2014: People, Places, and Things

Another year has come and gone and I’ve decided to throw together a year-in-review post. Some of it might be a bit of a humble brag, but I also took the opportunity to reflect on the many changes/big decisions I made over the past twelve months.


2014 was the year I met…

Zach Braff (August) in New York, after seeing him in a delightful production of Bullets Over Broadway.

Jamie Oliver (September) while he was promoting his latest book, Comfort Food.

…my 20+ publishing peeps! Especially the lovely Jane, who I am slowly turning into another concert buddy (please check out her super pretty website here).

…a few bands including You Me At Six, The Maine, Paradise Fears, Nick Santino, Cameron Leahy (lead singer of The Downtown Fiction), and Eric Halvorsen (former bassist of the now defunct A Rocket to the Moon).

2014 will also be remembered as the year I become obsessed with Neil Gaiman. I haven’t met him (yet! *crosses fingers*), but this was the year I finally started reading his books and realized that I had been missing out on something magical.


2014 was the year I went…

…to New York City for the Writer’s Digest Conference in August. It was a whirlwind weekend full of stories and advice, seminars and agents. I came out of it certain in the knowledge that a) I am, indeed, a writer and b) agents are people too (even if they are intimidating).

…to England and France in the winter on a family vacation. We saw Christmas markets in Lille and Amiens (France), took a short trip to Brussels (Belgium), and then spent some glorious days in one of my favourite cities, London (England, obvs).

…to 30 concerts (I’m just really proud of achieving this goal, guys).

…to my first ever circus!


2014 was the year I…

…convinced Ro that we needed matching tattoos (tattoos that represent both You Me At Six and All Time Low).


I’m Reckless, she’s Brave.

…finally got the Panic! at the Disco tattoo I’ve wanted for years.

…quit my well-paying but boring customer service job in April so that I could go back to school.

…started working towards my publishing certificate because it’s the best career out there for me.

…interned at HarperCollins in the sales department (which is how I ended up spending a day with Jamie Oliver) and put my newly gained knowledge of the publishing industry into actual practice.

…started an internship at Tundra which made me realize that publishing children’s books in particular is what I’m meant to do with the rest of my life.

…started writing for idobi radio, which allows me to combine two of my greatest passions (writing and mostly-pop-punk music) at least once a week.

…re-wrote my novel (again).

2014 in a nutshell

It was a crazy busy year! I didn’t achieve all the resolutions I made in January, but I started making progress towards most of them. I hope all you readers out there had just as good a year (if not better!). Bring it on, 2015!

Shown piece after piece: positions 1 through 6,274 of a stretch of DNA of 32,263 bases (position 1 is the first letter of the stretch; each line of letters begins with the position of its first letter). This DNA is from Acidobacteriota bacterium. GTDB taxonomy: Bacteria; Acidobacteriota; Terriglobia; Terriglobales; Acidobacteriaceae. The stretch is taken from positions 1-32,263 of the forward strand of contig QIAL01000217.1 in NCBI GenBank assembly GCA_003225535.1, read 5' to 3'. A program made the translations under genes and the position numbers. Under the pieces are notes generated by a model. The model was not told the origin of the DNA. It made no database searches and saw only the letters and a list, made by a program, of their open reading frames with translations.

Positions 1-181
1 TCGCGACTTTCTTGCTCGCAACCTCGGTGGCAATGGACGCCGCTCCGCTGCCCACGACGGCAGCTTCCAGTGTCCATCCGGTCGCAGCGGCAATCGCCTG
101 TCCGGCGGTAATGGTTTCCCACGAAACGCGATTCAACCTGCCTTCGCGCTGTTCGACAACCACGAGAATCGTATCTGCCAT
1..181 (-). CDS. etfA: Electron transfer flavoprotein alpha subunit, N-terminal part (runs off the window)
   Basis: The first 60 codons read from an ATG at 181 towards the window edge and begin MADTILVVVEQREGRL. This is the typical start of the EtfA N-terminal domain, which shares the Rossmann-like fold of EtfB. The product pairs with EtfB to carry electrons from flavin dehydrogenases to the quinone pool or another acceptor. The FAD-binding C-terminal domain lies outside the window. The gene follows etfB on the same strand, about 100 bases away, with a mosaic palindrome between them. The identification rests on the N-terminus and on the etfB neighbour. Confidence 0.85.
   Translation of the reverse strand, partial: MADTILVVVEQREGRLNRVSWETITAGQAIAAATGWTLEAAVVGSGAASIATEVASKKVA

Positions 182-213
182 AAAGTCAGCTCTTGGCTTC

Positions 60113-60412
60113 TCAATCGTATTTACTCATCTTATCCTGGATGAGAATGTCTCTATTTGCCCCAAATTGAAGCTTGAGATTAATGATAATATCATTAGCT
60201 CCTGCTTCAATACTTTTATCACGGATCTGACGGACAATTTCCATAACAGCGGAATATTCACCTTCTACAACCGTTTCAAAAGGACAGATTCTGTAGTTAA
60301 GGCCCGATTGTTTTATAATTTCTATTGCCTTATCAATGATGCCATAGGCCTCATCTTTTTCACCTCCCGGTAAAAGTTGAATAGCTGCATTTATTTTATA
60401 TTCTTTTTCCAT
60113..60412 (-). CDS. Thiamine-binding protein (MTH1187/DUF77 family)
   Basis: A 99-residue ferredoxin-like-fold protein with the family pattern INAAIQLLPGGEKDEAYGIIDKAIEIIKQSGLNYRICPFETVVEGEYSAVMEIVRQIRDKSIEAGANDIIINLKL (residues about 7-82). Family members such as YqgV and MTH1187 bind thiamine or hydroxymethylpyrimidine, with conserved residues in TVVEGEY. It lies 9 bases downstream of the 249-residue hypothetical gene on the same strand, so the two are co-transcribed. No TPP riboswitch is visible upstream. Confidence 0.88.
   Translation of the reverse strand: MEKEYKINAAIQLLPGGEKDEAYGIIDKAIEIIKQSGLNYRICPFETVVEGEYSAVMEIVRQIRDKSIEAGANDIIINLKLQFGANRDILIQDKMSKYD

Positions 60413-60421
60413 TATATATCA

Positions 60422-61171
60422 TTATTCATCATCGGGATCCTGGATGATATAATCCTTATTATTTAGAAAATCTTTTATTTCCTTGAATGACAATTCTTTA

Best books of 2014

Similar to what I did with my “best albums of 2014”, I decided to do a top 14 picks. This was especially hard for books because of the 60+ that I read this year, less than half were 2014 releases. But here they are, in no particular order, with links to any relevant Fiction Friday posts (books that weren’t previously discussed for Fiction Friday have a blurb):

The Whispering Skull – Jonathan Stroud

Holy frack, that cliffhanger! Also, I heart Lockwood.

Made for You – Melissa Marr

If you want spine-tingly YA, pick this one up now!

The Enchanted – Rene Denfeld

Who would have thought that a book about a prisoner on death row would have this big an effect?

How to Build a Girl – Caitlin Moran

Funny, sassy, British – is there a better combination of words?

Station Eleven – Emily St.John Mandel

Don’t read this if you were even remotely afraid of being infected with Ebola…

The Miniaturist – Jessie Burton

A scandalous, well written historical fiction debut.

Hollow City – Ransom Riggs

The sequel to Miss Peregrine’s Home for Peculiar Children – excellent for its use of creepy old photography.

Bird Box – Josh Malerman

There were moments when my heart actually started pounding with fear.

The Hangman’s Revolution – Eoin Colfer

Not the best Eoin Colfer book I’ve ever read, but yay time travel!

Shouldn’t You Be in School? – Lemony Snicket

I’ll probably read Lemony Snicket books forever. Quick, mildly complex, and with a hint of nostalgia.

Every Breath – Ellie Marney

Though technically released in 2013 in her native Australia, Marney’s Sherlock Holmes-inspired YA novel came out in Canada in October and I love it. I haven’t felt this way about a fictional character since Lockwood (see The Whispering Skull).

Comfort Food – Jamie Oliver

I don’t usually buy a cookbook and I certainly wasn’t expecting to include a cookbook in my “best books” list, but it’s Jamie Flippin’ Oliver, and this is a gorgeous book (food-wise, but also the actual design).

Edie’s Ensembles – Ashley Spires